Pushing Release of CIA Torture Report, Senators Threaten Use of Special Rule
Rarely-used resolution may allow Senate to declassify documents without presidential approval
U.S. Senators are considering using a special rule to compel the White House to reveal the information from their investigation into the CIA's post-9/11 use of torture to interrogate detainees.
Sen. Ron Wyden (D-Oregon) and Mark Udall (D-Colorado) have both warned the Obama administration this week that they are willing to use Senate Resolution 400, which gives the Senate Intelligence Committee the power to disclose information it considered to be in the public interest without presidential approval, to publish the report if the White House continues to stall its release. It reads:
The Senate Select Committee on Ethics is authorized to investigate unauthorized disclosures of intelligence information by a Member, officer, or employee of the Senate and to report to the Senate on any substantiated allegation.
The rule was established in 1976 when the committee was formed. It has only been used once in the past, to release a now-declassified document on the Bush administration's legal arguments to torture terrorist suspects, but senators have occasionally invoked it to put pressure on the White House, even if they did not intend to use it.
But Wyden, who first mentioned using the resolution in this case in October 2013, told Yahoo News that he is willing to take advantage of the committee's power to release the documents. "I am going to use whatever tools it takes, including Senate Res 400, to declassify the torture report," Wyden said.
If the committee decided to employ the rule, it would have to vote to bring the report before a closed full Senate session, a rare event. The president would have five days to object; after that, the Senate could vote on releasing the information.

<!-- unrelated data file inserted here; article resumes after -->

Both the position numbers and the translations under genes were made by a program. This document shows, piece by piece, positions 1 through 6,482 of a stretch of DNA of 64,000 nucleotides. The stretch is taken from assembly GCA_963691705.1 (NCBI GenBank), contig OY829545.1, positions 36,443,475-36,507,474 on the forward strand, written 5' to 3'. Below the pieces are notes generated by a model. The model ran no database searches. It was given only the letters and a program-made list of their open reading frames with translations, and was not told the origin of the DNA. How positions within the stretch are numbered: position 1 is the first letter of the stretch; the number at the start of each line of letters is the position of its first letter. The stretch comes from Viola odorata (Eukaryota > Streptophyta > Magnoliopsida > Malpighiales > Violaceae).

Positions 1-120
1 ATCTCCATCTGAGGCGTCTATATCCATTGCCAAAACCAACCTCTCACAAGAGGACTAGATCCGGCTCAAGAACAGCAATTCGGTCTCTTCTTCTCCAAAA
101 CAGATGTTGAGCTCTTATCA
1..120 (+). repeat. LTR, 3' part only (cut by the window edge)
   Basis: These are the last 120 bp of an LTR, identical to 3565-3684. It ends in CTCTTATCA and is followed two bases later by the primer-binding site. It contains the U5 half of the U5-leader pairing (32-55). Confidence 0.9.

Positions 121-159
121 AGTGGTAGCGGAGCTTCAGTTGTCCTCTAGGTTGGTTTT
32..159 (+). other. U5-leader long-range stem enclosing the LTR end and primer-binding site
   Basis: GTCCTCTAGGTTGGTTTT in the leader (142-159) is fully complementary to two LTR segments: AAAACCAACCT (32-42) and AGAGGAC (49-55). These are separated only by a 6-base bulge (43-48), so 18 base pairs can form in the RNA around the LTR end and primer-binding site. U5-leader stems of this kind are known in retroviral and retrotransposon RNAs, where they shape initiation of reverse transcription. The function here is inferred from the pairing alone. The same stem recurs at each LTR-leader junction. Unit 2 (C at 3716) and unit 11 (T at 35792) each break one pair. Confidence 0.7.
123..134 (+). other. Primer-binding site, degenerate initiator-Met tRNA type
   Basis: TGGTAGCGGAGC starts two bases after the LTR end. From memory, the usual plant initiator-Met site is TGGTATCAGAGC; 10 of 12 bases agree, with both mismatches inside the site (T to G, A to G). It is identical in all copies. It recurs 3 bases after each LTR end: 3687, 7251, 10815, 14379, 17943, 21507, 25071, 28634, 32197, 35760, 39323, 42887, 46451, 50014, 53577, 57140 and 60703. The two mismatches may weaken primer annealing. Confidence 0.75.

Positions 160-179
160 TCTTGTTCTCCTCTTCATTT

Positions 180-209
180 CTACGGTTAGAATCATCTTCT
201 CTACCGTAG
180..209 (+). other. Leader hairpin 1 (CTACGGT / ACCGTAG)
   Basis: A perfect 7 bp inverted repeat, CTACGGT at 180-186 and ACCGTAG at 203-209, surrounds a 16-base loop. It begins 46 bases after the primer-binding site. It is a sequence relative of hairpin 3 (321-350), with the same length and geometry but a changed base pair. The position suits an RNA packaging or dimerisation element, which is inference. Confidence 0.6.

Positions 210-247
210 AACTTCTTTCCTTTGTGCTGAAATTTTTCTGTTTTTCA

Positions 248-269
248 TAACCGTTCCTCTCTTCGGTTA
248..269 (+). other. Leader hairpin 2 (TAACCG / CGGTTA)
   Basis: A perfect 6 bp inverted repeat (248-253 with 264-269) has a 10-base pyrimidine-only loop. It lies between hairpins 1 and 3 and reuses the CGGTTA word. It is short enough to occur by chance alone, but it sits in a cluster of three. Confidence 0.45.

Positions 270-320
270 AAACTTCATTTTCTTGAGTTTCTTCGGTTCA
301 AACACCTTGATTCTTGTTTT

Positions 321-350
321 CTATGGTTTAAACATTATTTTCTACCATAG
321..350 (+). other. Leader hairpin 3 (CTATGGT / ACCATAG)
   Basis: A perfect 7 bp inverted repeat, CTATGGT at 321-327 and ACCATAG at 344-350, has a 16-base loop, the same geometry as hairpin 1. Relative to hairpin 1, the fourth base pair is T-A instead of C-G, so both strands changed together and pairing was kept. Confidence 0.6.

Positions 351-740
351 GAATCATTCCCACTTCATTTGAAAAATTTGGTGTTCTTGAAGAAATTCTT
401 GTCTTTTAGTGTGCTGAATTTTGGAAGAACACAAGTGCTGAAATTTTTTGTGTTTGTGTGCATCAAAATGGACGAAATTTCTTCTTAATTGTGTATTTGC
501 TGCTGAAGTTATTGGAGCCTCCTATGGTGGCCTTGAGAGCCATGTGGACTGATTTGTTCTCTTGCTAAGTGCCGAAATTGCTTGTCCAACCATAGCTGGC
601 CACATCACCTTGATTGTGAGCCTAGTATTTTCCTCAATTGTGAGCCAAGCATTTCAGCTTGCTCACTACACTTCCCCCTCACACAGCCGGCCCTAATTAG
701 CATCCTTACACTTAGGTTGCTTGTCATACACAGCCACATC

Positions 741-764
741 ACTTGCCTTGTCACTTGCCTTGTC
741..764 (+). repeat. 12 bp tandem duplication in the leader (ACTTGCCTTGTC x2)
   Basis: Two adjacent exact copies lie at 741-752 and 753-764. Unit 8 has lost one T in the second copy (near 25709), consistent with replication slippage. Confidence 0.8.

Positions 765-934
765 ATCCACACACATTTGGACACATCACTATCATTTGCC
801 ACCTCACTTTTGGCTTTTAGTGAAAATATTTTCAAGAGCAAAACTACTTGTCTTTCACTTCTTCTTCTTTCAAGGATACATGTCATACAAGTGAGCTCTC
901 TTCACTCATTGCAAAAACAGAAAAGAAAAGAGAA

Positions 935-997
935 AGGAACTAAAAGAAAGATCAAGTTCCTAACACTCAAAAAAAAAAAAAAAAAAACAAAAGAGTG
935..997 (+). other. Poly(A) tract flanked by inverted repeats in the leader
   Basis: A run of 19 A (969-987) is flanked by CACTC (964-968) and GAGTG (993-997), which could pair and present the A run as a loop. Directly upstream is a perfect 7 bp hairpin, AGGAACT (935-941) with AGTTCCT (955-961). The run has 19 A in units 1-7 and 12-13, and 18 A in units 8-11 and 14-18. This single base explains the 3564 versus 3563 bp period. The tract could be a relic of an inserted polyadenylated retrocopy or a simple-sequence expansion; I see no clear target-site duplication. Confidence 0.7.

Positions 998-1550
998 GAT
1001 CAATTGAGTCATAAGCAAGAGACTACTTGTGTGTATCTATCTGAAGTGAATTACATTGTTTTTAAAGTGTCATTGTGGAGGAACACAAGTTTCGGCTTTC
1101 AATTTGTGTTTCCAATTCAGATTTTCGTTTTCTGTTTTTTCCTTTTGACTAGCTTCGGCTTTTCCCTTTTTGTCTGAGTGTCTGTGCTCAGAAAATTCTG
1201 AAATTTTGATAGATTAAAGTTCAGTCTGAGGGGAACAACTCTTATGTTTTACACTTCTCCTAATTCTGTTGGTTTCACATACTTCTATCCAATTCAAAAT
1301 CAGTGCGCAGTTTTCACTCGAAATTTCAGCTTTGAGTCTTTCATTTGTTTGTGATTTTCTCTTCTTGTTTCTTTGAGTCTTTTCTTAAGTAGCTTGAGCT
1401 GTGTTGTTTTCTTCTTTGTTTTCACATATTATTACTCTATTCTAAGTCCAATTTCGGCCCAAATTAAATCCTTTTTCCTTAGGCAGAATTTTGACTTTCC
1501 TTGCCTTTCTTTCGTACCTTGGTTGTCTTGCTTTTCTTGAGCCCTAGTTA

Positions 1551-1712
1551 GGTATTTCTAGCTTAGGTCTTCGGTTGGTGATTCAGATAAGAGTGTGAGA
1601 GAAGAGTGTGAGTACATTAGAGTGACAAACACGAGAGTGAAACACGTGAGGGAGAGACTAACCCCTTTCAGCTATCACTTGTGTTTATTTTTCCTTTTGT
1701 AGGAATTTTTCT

Wyden said in April that the public would be "profoundly disturbed" by the contents of the report, but that releasing it was vital to "keep these mistakes from being repeated and make our national intelligence agencies stronger and more effective in the long run."
"[The] American people will see that much of what CIA officials have said about the effectiveness of coercive interrogations was simply untrue," Wyden said. "I have spoken about the intelligence leadership’s culture of misinformation before and it continues to be a problem to this day."
Senator Udall echoed Wyden's warning, telling the Guardian on Monday that the committee "must seriously consider" using the resolution to speed up the publication of the documents.
The report, which is due to be published this summer, has been stalled by the CIA and other agencies multiple times since the Senate Intelligence Committee voted for its release in April. It is said to be the most exhaustive account of the torture techniques used against detainees in secret black site prisons around the world. Many of the findings in the report have long been public information but have never been officially confirmed by the Senate. The report is also likely to show that the CIA willfully lied to Congress about the usefulness of the interrogations, which the agency claimed were critical in obtaining information about al-Qaeda.
Several intelligence agencies have fought to keep the findings secret, as CIA director John Brennan claimed that declassifying the report would jeopardize agents working overseas and destabilize U.S. foreign relations. It is unlikely—short of of an unauthorized leak—that the report will ever fully be published. Only 480 pages out of 6,700 are due to be released, which consist of the report's executive summary and conclusions. But even these portions of the documents have sparked debates and accusations of misconduct from the Senate. Intelligence Committee chair Sen. Dianne Feinstein (D-California) previously criticized the CIA for allegedly spying on the committee's investigative panel and for redacting important information from the report.
Brennan and former CIA director George Tenet are among those reportedly making plans to discredit the report once it's published.